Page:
To love the novels of Cesar Aira you must have a taste for the absurd, a tolerance for the obscurely philosophical and a willingness to laugh out loud against your better judgment. His latest novel to be translated into English, The Hare, is set in the Argentine pampas at the end of the 19th century. But don't let any veneer of realism fool you. Despite its gauchos, Indians and lyrical descriptions of Argentina's sprawling plains, The Hare doesn't approach the accuracy of An Episode in the Life of a Landscape Painter, Aira's last pampas novel to be published here. It's more like an episode of Star Trek, crossed with Lawrence of Arabia.
As in so many of Aira's novels, the hero is an earnest man with a faintly ridiculous mission. Tom Clarke, a British geographer and naturalist, roams the pampas in search of a mythical rabbit that not only jumps but flies. With him ride two Argentine sidekicks: a chatty 15-year-old boy and a taciturn gaucho with his own secret mission. Together the three horsemen visit a series of Indian tribes, becoming more and more entangled in local politics until Clarke is declared commander-in-chief of an Indian confederation and the region erupts in war. Near the book's climax, the Englishman strips off his clothes, dons Indian greasepaint, and watches a flock of giant ducks usher an enormous egg into the ocean.
Even that bizarre synopsis is too solemn for Aira's novel. From The Hare's first chapter, when a drunken dictator pirouettes on the back of a galloping horse, the plot is only loosely attached to logic. Clarke's journey through the pampas resembles a vast space voyage: long rides through desolate landscape punctuated by conversations with extraordinary grotesques. One of the tribes he meets lives underground, indulging in promiscuous sex and bartering coal for liquor. Another speaks in "monstrous sentences" designed to be incomprehensible. For better or worse, such tribes are more ontological experiments than historical re-creations. And Clarke himself is hardly more rational. His war-winning battle strategy? It's "the Great Sine Curve of the Mapuche armies, a line that would have exploded the maps if anyone had tried to trace it."
Aira fans know that such outlandish B-movie fantasies are all part of the game. Unlike many contemporary novelists, who pride themselves on carefully polished stories, Aira incorporates chance and improvisation in his work. He writes only one page a day and never revises. Though his fifty-odd novels vary in tone and effect — some are somber, some are even political — his best-known works are nonsensically hysterical. In How I Became a Nun, a melancholy boy drowns in a vat of ice cream. In The Literary Conference, a mad scientist attempts to clone the Mexican novelist Carlos Fuentes.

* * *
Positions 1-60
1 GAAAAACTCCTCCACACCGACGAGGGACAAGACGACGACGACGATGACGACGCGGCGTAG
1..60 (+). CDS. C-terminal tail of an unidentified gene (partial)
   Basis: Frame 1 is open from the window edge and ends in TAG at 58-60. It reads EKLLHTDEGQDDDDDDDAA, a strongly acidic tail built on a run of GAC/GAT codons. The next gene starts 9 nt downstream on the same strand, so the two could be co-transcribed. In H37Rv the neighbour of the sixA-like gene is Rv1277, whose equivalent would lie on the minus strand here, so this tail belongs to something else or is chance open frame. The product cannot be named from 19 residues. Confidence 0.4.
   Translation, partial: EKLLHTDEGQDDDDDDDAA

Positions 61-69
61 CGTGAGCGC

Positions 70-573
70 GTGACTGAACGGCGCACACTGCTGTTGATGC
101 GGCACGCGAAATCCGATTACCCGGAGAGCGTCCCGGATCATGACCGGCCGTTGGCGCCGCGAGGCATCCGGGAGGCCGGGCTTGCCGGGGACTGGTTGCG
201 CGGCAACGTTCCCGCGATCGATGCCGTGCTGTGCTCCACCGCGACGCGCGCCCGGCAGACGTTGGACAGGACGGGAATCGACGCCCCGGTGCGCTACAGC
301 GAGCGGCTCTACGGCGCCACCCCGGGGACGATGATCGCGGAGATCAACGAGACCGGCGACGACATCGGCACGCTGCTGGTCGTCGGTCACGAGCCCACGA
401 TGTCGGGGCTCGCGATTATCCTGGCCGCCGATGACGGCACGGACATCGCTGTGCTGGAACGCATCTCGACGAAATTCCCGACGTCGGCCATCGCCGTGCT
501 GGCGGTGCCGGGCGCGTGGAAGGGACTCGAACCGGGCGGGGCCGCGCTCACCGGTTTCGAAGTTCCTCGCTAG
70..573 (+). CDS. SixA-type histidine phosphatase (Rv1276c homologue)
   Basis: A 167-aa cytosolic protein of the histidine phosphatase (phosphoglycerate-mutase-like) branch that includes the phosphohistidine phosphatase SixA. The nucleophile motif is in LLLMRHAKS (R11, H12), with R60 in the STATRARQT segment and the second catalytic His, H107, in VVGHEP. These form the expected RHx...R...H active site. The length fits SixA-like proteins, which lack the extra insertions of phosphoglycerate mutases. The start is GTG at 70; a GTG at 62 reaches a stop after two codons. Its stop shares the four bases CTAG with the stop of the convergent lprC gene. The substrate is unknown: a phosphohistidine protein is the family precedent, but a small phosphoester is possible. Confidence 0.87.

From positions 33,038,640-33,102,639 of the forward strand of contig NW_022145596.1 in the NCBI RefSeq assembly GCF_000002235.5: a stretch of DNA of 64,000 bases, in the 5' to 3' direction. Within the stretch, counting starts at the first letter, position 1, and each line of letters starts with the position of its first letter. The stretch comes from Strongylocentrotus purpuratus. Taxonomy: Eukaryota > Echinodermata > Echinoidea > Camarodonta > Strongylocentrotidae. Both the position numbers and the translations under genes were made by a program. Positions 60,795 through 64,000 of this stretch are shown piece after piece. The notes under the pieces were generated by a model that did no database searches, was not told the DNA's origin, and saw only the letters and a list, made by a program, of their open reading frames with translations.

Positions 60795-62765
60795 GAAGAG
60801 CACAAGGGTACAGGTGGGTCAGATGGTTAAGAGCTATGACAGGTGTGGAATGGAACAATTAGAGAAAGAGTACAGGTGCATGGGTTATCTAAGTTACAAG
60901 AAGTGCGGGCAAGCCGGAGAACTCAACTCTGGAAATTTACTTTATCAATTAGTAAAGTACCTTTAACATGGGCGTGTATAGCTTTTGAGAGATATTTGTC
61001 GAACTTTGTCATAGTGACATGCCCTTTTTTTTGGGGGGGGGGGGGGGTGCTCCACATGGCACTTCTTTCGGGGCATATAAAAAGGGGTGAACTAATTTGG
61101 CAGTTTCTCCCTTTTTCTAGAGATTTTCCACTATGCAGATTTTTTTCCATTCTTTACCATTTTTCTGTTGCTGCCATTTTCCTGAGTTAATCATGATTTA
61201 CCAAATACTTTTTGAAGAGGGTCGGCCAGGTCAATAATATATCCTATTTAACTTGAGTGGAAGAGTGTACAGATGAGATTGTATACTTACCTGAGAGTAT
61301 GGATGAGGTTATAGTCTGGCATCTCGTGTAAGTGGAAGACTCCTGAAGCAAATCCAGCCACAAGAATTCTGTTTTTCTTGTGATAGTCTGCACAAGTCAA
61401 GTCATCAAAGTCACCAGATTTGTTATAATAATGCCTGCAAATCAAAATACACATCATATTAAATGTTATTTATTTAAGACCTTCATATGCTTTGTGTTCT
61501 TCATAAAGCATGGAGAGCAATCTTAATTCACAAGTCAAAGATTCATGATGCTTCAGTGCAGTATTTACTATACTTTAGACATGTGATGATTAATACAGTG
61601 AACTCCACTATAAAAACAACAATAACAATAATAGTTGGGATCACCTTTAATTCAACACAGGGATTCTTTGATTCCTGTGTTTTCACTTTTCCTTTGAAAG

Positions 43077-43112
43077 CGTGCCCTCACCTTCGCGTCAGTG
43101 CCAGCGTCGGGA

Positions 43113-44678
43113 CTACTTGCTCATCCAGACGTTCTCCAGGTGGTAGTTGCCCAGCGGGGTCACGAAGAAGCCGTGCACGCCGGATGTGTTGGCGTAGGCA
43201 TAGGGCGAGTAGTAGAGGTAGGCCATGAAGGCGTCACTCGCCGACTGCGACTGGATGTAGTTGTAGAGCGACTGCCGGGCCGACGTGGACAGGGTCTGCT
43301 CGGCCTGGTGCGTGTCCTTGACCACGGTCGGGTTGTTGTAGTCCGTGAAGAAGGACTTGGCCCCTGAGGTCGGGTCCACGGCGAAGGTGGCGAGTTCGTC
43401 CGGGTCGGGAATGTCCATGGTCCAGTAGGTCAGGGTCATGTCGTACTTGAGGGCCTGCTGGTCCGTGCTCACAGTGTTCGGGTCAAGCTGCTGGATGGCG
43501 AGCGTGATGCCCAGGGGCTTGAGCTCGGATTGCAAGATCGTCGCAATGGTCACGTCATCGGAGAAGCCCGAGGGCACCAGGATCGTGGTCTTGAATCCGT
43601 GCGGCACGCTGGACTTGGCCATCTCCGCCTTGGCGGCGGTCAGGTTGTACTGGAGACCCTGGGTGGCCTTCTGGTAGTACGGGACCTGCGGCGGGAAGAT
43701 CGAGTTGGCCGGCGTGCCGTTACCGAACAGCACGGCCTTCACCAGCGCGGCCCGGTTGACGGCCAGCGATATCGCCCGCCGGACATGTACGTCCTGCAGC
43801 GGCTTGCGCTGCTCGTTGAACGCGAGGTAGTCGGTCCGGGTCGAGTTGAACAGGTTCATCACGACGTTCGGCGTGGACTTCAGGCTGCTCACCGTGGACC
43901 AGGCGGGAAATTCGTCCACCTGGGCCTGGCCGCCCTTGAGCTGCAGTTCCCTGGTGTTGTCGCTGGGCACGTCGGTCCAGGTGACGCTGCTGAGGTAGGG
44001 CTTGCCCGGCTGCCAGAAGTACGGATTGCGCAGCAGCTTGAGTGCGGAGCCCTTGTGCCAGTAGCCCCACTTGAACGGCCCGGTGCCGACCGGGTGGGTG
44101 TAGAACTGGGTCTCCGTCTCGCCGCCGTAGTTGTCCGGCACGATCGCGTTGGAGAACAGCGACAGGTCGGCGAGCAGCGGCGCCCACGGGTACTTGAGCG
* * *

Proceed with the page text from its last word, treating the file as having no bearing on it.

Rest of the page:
Yet to enter Aira's world through comedy can be disorienting. The winking tone, the rapid plot shifts, the matter-of-fact absurdity can give new readers a swooning sense of instability. The Hare makes the flat, monotonous pampas as strange and unpredictable as Wonderland. In classic Aira fashion, even the book's hero has trouble making sense of events. At one point, Clarke's guide contends that the hare he's searching for isn't an animal at all, but rather a diamond. Such shape-shifting prompts Clarke to reflect:
Everything that happened, isolated and observed by an interpretive judgement, or even simply by the imagination, became an element that could then be combined with any number of others. Personal invention was responsible for creating the overall structure, for seeing to it that these elements formed unities.
In one man's "unity," the hare is a magnificent mammal. In another's, it's the foundation of a family fortune. As perspective shifts, so does meaning. Reality is no more trustworthy than interpretation; logic itself is a kind of fraud.
The dramatization of these subversive ideas has been Aira's central preoccupation for decades, and in The Hare he achieves one of his most brilliant, hilarious articulations yet. The novel is not without its flaws — I'm sad to report that both its major villains are "black as an African," and its overt equation of the Indian with the irrational makes my conscience queasy. But if you can set such quandaries aside, you'll find there are few adventures more outrageous, and more unsettling, than this cowboy chase through the pampas in search of the white rabbit.